Back to 'Mad Men' -- What the Future Holds for Ad Agencies
"Mad Men" has recently finished its seven-season run, and no TV show has ever captured the hearts and minds of the inner workings of Madison Avenue. Or at least, how it was. Much has changed in the agency world since then, and that change is accelerating with the growing presence of data and software in the mix. This change poses significant, if not existential, strategic challenges to agencies.
Let's remember how the current agency holding-company structure came about. First there were large and small creative agencies that specialized in coming up with strategy, copy and art for ad campaigns. Let's call that the "Mad Men" era. Then media agencies were formed in the 1970s and '80s as that became an increasingly important component of the value chain. Finally, in the 1980s and '90s we saw the formation of agency holding companies that aggregated media buying and maintained multiple agency networks to manage client conflicts and manage finances. There are more components like PR, research and other services, but I am simplifying. This was the case for 20-plus years, even as data became more important and digital gained share.
What is happening now is extraordinary. Effectively, the agencies are being squeezed from all sides. As more and more media buying is software-driven, ad-tech companies led by Google
So what's an agency to do? Here are five ideas:
1. Consolidate. We saw with the recent failure of Omnicom/Publicis that holding-company mergers are hard. Certainly some quality independent agencies like Droga5, Weiden & Kennedy and Horizon are attractive targets, but consolidation on a large scale doesn't seem to answer the problem. While consolidation makes sense for financial and strategic reasons, it still doesn't solve the encroachment issue.
2. Acquire technology. We say acquire as opposed to build technology, based on the recognition of the difficulty of developing technology from within an agency, due to the lack of tech talent. Even if competent technologists are hired, it's not in the institutional DNA of the agency world. Then there's the problem of obsolescence, which is hard enough for a standalone technology company, let alone an in-house solution. Some holding companies have made strategic moves, such as WPP's acquisition of 24/7 (now Xaxis) and Medialets, as well as investments in AppNexus, and less so Publicis, which bought Run. But the jury's still out.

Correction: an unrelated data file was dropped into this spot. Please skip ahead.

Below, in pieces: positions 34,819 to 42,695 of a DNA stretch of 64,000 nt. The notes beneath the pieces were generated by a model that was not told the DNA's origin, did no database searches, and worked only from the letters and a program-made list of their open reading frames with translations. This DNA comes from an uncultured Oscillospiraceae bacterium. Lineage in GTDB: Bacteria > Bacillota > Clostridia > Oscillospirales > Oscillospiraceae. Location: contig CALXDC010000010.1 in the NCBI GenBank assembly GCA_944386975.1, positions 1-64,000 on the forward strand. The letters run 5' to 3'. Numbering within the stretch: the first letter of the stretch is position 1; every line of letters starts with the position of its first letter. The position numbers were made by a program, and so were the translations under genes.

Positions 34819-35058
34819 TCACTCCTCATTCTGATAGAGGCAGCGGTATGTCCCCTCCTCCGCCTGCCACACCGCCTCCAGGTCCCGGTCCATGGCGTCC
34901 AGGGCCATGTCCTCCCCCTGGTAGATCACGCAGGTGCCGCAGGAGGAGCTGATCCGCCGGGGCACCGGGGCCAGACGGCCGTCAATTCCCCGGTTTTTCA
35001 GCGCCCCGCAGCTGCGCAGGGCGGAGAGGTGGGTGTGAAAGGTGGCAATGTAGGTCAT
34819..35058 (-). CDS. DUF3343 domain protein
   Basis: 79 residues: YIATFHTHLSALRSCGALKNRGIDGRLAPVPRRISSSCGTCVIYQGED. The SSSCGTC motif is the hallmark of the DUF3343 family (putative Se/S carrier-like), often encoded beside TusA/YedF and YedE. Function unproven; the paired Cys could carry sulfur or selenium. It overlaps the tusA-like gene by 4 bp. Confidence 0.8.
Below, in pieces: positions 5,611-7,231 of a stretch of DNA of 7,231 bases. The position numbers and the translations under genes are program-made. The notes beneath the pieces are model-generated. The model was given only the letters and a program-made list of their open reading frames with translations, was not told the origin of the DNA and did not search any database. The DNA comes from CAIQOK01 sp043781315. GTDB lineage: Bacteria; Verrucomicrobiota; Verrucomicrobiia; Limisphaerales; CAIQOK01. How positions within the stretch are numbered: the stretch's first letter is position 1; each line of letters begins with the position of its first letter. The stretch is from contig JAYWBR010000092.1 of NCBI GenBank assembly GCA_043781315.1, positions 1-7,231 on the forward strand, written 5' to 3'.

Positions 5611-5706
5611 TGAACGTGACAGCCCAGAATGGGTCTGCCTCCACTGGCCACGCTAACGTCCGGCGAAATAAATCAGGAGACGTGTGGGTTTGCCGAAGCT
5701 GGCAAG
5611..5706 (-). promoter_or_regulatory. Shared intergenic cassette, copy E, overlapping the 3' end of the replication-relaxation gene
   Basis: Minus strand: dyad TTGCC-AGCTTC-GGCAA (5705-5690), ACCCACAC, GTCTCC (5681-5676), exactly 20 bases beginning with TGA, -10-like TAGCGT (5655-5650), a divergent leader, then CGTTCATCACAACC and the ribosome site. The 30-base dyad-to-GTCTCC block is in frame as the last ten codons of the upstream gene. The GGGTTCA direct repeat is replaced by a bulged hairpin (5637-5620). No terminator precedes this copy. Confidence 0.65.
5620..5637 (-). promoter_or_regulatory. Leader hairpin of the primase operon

3. Acquire data marketing. This seems like the inevitable future of agencies. Data is the lifeblood of advertising, as it provides the connective tissue that ties everything from planning to buying to attribution together. We like data marketing as a strategy for agencies, and WPP has made some moves in this arena, acquiring significant equity stakes in Rentrak and ComScore that look promising. In a world where Google and Facebook have so much data of their own, this strategy may be necessary for agencies to compete.
4. Acquire services. After technology and data, an agency's other alternative is to acquire tech services. Instead of producing the creative for marketing campaigns, tech-services firms advise companies with implementation and strategy. Buying tech services is akin to buying a new competency, and with that a stronger value proposition. We believe that acquiring tech services is a viable extension strategy, and Publicis' acquisition of Sapient is indicative of that.
5. Become strategy and systems integrator for all. While agencies fight for relevancy in the increasingly competitive marketing landscape, they may find that the only path toward survival is to be the bridge that connects every touchpoint for the marketer. For this to work, agencies need to be technology- and data-adept to add real value to the marketer by coalescing what will likely continue to be a fragmented ecosystem. By way of example, we do not believe that the agency trading desks have sufficient value to warrant a seat at the table long-term.
If none of these five options pan out, what happens to the ad agency? One could imagine a digital world where the media agency loses its relevance and vanishes, in which case there won't be a need for the holding-company structure. What's left would be only the creative agency. It's back to "Mad Men."